$
598

 
$
506

Costs accrued and revenues deferred
353

 
281

Adjustments to pre-existing warranties(A)(B)
255

 
66

Payments and revenues recognized
(324
)
 
(288
)
Balance at end of period
882

 
565

Less: Current portion
448

 
254

Noncurrent accrued product warranty and deferred warranty revenue
$
434

 
$
311

_________________________
(A)
Adjustments to pre-existing warranties reflect changes in our estimate of warranty costs for products sold in prior periods. Such adjustments typically occur when claims experience deviates from historic and expected trends. Our warranty liability is generally affected by component failure rates, repair costs, and the timing of failures. Future events and circumstances related to these factors could materially change our estimates and require adjustments to our liability. In addition, new product launches require a greater use of judgment in developing estimates until historical experience becomes available. In the first quarter of 2012, we recorded adjustments for changes in estimates of $123 million ($75 million, or $1.07 per diluted share, net of tax). In the second quarter of 2012, we recorded adjustments for changes in estimates of $104 million ($63 million, or $0.92 per diluted share, net of tax). The impacts of income taxes on the adjustments reflect the Company's estimated annual effective tax rate as of July 31, 2012.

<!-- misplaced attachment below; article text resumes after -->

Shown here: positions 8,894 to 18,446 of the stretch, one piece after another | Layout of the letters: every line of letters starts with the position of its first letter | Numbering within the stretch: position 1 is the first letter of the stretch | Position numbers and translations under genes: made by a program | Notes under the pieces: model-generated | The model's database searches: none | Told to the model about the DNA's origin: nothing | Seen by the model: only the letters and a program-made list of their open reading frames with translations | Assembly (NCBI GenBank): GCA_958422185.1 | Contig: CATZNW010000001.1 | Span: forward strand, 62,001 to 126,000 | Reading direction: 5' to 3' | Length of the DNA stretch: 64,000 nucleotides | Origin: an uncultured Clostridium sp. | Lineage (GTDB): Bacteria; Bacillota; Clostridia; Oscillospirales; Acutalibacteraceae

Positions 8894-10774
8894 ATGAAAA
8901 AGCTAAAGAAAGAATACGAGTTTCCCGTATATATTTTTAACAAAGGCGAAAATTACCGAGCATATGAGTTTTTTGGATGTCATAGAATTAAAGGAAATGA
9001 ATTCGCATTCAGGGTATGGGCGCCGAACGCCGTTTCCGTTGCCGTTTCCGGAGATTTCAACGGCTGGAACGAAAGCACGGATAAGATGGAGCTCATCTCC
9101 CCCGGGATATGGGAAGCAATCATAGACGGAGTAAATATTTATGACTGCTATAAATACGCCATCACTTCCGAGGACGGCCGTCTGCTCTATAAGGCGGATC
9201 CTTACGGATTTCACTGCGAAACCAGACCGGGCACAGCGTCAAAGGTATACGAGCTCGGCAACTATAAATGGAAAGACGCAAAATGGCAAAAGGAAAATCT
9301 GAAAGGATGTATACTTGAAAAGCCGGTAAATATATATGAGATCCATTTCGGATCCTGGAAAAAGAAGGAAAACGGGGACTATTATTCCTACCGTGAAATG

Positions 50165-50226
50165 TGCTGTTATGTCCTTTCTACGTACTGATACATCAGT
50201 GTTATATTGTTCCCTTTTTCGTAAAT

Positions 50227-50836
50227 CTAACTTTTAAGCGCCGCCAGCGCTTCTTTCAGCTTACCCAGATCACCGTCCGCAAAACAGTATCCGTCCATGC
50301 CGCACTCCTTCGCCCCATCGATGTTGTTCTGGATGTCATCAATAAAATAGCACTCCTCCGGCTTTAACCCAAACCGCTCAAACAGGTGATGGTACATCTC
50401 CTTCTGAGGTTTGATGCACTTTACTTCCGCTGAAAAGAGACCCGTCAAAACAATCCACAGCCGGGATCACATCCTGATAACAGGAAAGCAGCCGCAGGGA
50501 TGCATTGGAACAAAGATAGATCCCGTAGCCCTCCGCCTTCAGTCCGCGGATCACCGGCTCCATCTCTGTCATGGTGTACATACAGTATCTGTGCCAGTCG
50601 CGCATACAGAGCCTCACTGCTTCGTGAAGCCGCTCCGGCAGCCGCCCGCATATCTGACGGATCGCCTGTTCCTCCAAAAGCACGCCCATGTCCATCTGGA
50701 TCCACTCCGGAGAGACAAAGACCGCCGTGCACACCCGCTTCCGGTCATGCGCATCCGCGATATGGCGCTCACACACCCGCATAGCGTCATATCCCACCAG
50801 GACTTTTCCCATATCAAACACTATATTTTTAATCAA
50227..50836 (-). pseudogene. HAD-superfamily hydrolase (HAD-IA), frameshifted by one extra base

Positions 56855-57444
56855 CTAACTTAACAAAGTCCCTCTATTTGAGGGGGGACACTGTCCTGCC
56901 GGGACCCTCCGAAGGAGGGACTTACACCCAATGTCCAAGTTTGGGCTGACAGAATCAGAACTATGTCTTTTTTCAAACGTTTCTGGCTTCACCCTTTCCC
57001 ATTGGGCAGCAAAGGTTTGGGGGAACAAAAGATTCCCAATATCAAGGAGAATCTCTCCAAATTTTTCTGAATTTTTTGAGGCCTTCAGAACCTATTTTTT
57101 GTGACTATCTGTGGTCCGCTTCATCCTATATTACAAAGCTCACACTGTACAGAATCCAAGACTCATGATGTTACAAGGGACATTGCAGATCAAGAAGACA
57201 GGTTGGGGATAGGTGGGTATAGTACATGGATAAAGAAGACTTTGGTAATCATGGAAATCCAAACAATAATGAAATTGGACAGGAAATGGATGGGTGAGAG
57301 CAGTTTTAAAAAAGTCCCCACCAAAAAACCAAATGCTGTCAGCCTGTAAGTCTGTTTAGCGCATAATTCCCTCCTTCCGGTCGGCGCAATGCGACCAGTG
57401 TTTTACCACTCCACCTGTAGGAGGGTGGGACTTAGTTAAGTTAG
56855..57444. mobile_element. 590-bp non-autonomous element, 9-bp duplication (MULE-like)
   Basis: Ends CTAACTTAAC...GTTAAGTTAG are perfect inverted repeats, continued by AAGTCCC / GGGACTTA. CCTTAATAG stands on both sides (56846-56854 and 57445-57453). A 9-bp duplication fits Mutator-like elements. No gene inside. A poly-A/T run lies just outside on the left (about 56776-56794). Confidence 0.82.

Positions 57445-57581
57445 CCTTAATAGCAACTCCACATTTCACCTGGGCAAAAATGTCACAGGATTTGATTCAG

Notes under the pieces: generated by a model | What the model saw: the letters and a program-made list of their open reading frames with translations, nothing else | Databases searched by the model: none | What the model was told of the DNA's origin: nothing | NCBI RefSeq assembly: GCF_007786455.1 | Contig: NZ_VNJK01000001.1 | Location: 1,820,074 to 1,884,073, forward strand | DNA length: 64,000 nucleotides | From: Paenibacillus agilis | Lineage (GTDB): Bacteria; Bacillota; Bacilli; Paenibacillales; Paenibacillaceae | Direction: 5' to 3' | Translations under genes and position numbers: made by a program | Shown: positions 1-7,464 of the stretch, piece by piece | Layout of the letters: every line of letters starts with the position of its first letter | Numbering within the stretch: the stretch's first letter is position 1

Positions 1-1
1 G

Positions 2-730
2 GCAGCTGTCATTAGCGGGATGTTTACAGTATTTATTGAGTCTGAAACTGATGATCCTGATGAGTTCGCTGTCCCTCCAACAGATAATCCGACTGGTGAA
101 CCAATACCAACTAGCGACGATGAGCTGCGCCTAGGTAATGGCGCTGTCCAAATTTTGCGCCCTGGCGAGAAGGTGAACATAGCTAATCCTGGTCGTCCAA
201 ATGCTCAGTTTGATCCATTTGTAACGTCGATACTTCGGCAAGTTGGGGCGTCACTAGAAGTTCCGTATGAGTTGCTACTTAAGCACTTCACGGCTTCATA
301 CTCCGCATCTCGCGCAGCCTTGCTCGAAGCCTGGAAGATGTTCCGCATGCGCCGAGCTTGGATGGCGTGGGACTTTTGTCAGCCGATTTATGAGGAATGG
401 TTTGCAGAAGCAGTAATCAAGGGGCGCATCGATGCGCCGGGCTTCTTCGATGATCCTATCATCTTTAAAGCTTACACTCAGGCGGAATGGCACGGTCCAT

(B)
In the third quarter of 2012, we recognized $10 million of adjustments to pre-existing warranties for a specific warranty issue related to component parts from a supplier. Also during the quarter, we reached agreement for reimbursement from such supplier and recognized a recovery for that amount and recorded a receivable within Other current assets.